Markets gained traction in the third quarter primarily due to strong quarterly earnings which came in above estimates. This led to benchmarks hitting record highs in the period. Another major push came in the form President Trump’s new tax code which sought to reduce tax rates considerably. Also, the U.S. economy has improved at an astounding rate for the past two quarters and unemployment hit its lowest level since 2000. Under such circumstances, we believe that a relatively risky investment would fetch great returns.
Banking on such positive vibes, the addition of mutual funds with huge growth potential to your portfolio would prove to be lucrative. Aggressive growth funds are considered one of the best investment options for investors with a high risk appetite in search of optimum capital appreciation. Now, let us take a look at some of the encouraging factors that contributed to gains in these mutual funds.
Strong Earnings Powered Dazzling Performances
In the third quarter, the Dow, the S&P 500 and the Nasdaq gained 4.9%, 3.9% and 5.8%, respectively. It should be noted that the Dow posted its eighth straight quarter of gains — the first time since 1997. Meanwhile, the S&P also gained for the eighth consecutive quarter. The Nasdaq posted its fifth consecutive quarter of gains for the first time since 2015. Such amazing numbers for the S&P 500 and the Nasdaq were made possible by a stellar rally of more than 8% in the information technology sector, which was also the best-performing sector in 3Q17.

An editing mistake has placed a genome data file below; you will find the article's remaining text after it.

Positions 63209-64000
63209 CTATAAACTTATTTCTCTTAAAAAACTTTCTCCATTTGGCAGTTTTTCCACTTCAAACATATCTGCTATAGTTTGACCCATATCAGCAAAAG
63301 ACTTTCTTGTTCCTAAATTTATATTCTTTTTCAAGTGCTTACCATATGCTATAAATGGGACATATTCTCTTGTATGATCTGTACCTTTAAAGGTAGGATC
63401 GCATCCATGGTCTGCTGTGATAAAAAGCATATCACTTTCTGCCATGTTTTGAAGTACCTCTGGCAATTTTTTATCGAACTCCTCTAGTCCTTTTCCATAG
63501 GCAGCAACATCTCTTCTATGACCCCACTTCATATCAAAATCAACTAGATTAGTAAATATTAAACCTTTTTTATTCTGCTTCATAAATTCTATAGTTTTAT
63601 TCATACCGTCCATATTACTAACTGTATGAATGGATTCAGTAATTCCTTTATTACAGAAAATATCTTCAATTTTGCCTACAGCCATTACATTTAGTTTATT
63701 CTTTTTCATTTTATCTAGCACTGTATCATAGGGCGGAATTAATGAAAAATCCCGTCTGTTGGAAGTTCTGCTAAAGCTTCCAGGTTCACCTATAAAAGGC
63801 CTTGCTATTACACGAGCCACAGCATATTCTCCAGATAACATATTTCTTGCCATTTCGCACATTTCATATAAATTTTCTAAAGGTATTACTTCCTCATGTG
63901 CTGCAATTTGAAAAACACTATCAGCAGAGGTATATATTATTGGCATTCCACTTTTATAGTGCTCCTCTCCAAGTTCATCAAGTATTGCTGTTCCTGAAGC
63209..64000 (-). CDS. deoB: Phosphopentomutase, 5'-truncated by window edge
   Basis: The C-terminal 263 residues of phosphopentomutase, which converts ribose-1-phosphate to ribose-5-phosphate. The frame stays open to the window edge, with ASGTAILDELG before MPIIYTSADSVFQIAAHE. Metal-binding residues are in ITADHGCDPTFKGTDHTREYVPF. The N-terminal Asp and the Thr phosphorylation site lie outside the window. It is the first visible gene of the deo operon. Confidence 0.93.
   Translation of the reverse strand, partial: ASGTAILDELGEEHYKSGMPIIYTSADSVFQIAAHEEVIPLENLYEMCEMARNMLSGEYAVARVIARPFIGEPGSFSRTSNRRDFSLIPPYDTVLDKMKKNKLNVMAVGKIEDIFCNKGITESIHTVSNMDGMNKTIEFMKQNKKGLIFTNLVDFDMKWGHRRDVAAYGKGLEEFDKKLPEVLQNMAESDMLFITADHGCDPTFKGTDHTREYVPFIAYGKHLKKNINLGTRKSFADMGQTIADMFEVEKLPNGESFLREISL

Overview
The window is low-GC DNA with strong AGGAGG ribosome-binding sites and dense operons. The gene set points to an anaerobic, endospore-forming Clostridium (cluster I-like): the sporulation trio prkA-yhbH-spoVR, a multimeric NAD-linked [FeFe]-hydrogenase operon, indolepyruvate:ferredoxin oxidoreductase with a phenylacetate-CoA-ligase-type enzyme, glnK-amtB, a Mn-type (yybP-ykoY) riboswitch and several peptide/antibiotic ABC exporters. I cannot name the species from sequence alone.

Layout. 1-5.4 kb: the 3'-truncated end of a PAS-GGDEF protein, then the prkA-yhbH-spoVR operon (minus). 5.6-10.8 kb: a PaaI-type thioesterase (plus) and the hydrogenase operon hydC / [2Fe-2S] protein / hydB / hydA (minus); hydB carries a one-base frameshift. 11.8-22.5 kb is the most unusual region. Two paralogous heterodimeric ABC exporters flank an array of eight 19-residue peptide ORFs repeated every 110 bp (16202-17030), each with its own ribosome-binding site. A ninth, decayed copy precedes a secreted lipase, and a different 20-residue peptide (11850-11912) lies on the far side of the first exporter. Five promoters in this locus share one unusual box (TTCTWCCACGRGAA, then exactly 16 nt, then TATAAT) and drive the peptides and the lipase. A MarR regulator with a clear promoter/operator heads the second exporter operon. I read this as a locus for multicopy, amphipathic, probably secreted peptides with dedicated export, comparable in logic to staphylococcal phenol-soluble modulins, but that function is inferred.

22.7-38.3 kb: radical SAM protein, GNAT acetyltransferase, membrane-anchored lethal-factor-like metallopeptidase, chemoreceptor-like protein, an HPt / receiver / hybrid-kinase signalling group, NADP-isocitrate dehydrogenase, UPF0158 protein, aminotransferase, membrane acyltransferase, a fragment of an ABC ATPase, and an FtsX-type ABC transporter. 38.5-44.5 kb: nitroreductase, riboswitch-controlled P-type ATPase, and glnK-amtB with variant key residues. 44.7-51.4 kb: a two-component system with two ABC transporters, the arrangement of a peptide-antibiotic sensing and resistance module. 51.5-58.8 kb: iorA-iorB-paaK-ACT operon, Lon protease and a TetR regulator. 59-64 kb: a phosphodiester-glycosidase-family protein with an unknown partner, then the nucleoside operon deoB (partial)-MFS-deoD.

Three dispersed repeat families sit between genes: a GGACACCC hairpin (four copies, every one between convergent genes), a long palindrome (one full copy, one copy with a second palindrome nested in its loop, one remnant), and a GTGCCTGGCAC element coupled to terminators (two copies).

As of Nov 3, 406 S&P 500 companies, which account for 85.4% of the index’s total market capitalization, reported Q3 earnings. Total earnings for these companies are up 7.5% from the same period last year on 6.3% higher revenues, with 73.9% beating EPS estimates and 66.7% beating revenue estimates. (Read More: The Tech Sector's Impressive Earnings Power on Display)
Economy Growing By Leaps and Bounds
According to the latest report from the Commerce Department, the U.S. economy improved at an impressive annual rate of 3%. This came in above the consensus estimate of 2.6%, but lower than the second-quarter figure of 3.1%. This is also the first time since 2014 that the U.S. economy expanded at a 3% annual pace for two consecutive quarters.
Further, unemployment showed continued decline in the third quarter, hitting its lowest levels since 2000. This shows that more number of Americans are currently employed, leaving them with more money to invest. This implies a much more stable economy.
What has also helped markets rally recently was President Trump’s new tax code. In an announcement last month, the Trump administration unveiled new reforms in tax policies that will effectively lower taxes on businesses and individuals. (Read More)
Manufacturing and Service Activity Flourishes
Business activity surged almost 4% in the month of September, posting growth for 98 months on the trot. The new orders index also increased to 63% in September from 57.1% in August and the employment index grew to 56.8%. Moreover, economic activity in the non-manufacturing sector surged for 93 straight months.
According to the Institute of Supply Management (ISM), the manufacturing index climbed to 60.8% in September from 58.8% in August, scaling the highest level since May 2004. Notably, 17 of the 18 industries reported growth last month, led by textile mills and machinery. Only one industry, furniture manufacturing, witnessed a decline. (Read More)
Buy These 5 Best Performing Aggressive Growth Funds